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A Midwinter Dinner Party That Benefits From Early Prep

Dessert may cap a meal, but there’s wisdom in putting it first and foremost, particularly when preparing a large dinner. In fact, cooking dessert before anything else is often a wise strategy. The job is then out of the way, so you can concentrate on the savory dishes. And if you can make the dessert a full day ahead, so much the better.

Enter flan, which is best made a day or two in advance of serving, its flavors improving with time. While flan is often flavored with orange, this version incorporates that jewel of winter, tangerine, and is somewhat brighter in flavor.

A flan can be made in individual ramekins or in a single large mold. Either way, it’s a bit of a fiddly process. You need to make a caramel first to cover the bottom of the mold. For the best presentation — and flavor — be sure to let the caramel go quite dark, without burning. Once the eggy custard is prepared and poured into the mold, the whole affair is baked in a water bath and refrigerated.

Then it’s on to other, more savory bits that employ the best of this cool season’s produce: a stellar salad with curly endive, and pork chops with new-crop dates.

A salad is a fine way to begin a meal, no matter the time of year. Sturdy chicories are the salad greens of choice right now — not at all like tender lettuces, but wonderfully fresh tasting. For this menu, curly endive, also known as frisée, fits the bill nicely, alone or in combination with its colorful cousins, Belgian endive, Chioggia, Treviso or speckled Castelfranco radicchio.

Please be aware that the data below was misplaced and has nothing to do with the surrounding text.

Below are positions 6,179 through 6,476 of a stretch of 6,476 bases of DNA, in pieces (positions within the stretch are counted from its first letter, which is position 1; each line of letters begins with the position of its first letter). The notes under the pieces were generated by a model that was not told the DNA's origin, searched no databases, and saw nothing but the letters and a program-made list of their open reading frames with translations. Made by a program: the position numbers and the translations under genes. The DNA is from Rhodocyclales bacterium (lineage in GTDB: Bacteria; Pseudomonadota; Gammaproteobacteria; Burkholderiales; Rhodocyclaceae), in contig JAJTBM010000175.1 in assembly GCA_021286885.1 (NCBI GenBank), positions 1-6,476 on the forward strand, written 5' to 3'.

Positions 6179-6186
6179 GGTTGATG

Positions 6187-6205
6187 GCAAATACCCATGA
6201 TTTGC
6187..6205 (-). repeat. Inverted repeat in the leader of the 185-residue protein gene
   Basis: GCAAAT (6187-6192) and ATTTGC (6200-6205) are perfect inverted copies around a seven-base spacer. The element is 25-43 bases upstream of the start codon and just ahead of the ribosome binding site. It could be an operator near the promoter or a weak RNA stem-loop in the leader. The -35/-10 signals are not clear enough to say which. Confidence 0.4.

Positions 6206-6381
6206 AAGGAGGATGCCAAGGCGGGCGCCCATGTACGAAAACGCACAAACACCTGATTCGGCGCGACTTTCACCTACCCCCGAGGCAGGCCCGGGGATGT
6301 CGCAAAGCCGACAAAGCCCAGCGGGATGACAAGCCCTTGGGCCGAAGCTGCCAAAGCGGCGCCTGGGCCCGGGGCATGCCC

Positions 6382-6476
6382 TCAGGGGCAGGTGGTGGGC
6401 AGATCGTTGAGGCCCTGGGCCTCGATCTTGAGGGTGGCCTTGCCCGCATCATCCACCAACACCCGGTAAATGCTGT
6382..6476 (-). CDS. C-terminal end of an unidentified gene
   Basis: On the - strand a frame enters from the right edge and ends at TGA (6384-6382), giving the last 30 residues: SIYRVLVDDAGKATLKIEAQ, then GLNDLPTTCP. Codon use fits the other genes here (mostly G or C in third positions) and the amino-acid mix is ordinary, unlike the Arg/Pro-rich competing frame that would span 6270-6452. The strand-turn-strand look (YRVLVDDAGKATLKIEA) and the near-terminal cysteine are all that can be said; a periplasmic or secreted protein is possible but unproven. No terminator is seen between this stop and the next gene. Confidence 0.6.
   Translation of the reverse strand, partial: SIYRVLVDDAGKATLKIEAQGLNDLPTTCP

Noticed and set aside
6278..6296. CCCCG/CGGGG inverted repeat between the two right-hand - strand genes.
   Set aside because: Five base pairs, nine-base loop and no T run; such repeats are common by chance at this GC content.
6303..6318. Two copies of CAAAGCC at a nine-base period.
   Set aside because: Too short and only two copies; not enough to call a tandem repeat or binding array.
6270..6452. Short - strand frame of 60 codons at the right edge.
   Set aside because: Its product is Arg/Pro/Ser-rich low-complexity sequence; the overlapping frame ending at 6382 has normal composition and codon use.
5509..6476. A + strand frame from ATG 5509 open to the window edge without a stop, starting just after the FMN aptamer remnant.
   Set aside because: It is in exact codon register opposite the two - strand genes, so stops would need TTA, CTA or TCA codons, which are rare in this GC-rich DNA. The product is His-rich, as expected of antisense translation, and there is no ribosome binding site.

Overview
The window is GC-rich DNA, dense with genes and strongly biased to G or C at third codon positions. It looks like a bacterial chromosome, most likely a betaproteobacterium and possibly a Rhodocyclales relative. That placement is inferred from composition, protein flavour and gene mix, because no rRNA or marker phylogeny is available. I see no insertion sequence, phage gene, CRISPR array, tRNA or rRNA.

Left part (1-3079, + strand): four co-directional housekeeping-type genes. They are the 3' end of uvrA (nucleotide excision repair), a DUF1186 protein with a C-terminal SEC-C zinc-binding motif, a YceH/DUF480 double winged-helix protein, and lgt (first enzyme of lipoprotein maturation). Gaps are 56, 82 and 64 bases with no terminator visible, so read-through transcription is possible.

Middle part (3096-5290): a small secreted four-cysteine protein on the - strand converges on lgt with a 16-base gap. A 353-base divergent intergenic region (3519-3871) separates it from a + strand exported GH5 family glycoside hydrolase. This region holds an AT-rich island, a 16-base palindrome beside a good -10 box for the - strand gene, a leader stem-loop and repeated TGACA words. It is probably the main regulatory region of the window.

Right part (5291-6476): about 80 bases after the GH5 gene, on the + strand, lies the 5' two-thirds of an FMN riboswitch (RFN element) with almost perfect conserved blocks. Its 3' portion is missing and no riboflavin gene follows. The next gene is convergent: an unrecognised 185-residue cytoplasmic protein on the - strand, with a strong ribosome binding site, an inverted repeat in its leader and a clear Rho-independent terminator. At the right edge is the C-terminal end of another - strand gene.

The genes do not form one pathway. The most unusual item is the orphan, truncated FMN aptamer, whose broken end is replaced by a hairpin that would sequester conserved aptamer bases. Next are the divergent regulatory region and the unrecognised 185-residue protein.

All chicories have a slight, pleasant bitterness that stands up nicely to an assertive dressing — in this case, a mustardy vinaigrette. Chopped egg and Gruyère add interest (and a little protein). In fact, a large portion of this salad is great on its own, served as a light meal.

Pan-seared center-cut pork chops can be a nice splurge for a main — and what drew me to them was their ease of cooking. But to ensure they remain juicy and succulent, a simple brine comes in handy. Mix it up — it’s just a watery solution of salt, sugar and aromatics — and submerge the chops for a short period or overnight. Even a couple of hours’ brining will achieve tender and tasty results.

For easy effect, sizzle soft medjool dates with butter and sage leaves to spoon over the finished chops, which gives them a blast of sweet-salty flavor. (If you can’t find dates, pitted prunes make a good substitute.) Parsnips work well as an accompaniment, but so would sweet potato or roasted squash. The date-and-brown-butter treatment tastes good with them, too.

Many elements of this meal can be prepared the day before, so being organized is key. But in return for your foresight, you’ll reap flavorful rewards, and your table-mates will applaud.

The dates and parsnips will convey a sense of sweetness to this dish, so I’m thinking of both whites and reds that won’t clash or come across as overly austere. Among reds, look for wines that are dry, fresh and fruity, but not overwhelming — some of the new wave garnacha or bobal wines from Spain, perhaps a restrained zinfandel from California or good Côtes-du-Rhônes from France. Other options might include reds from the Languedoc, Bairradas from Portugal, Rosso di Montalcinos from Italy and blaufränkisches from Austria. For whites, I’d gravitate toward chenin blancs from the Loire Valley or South Africa, which can be dry yet seem sweet, or maybe a modestly sweet riesling, like a kabinett or spätlese from Germany. ERIC ASIMOV

Recipes: Curly Endive Salad With Mustard Dressing, Egg and Gruyère | Pan-Seared Pork Chops With Sage, Dates and Parsnips | Tangerine Flan

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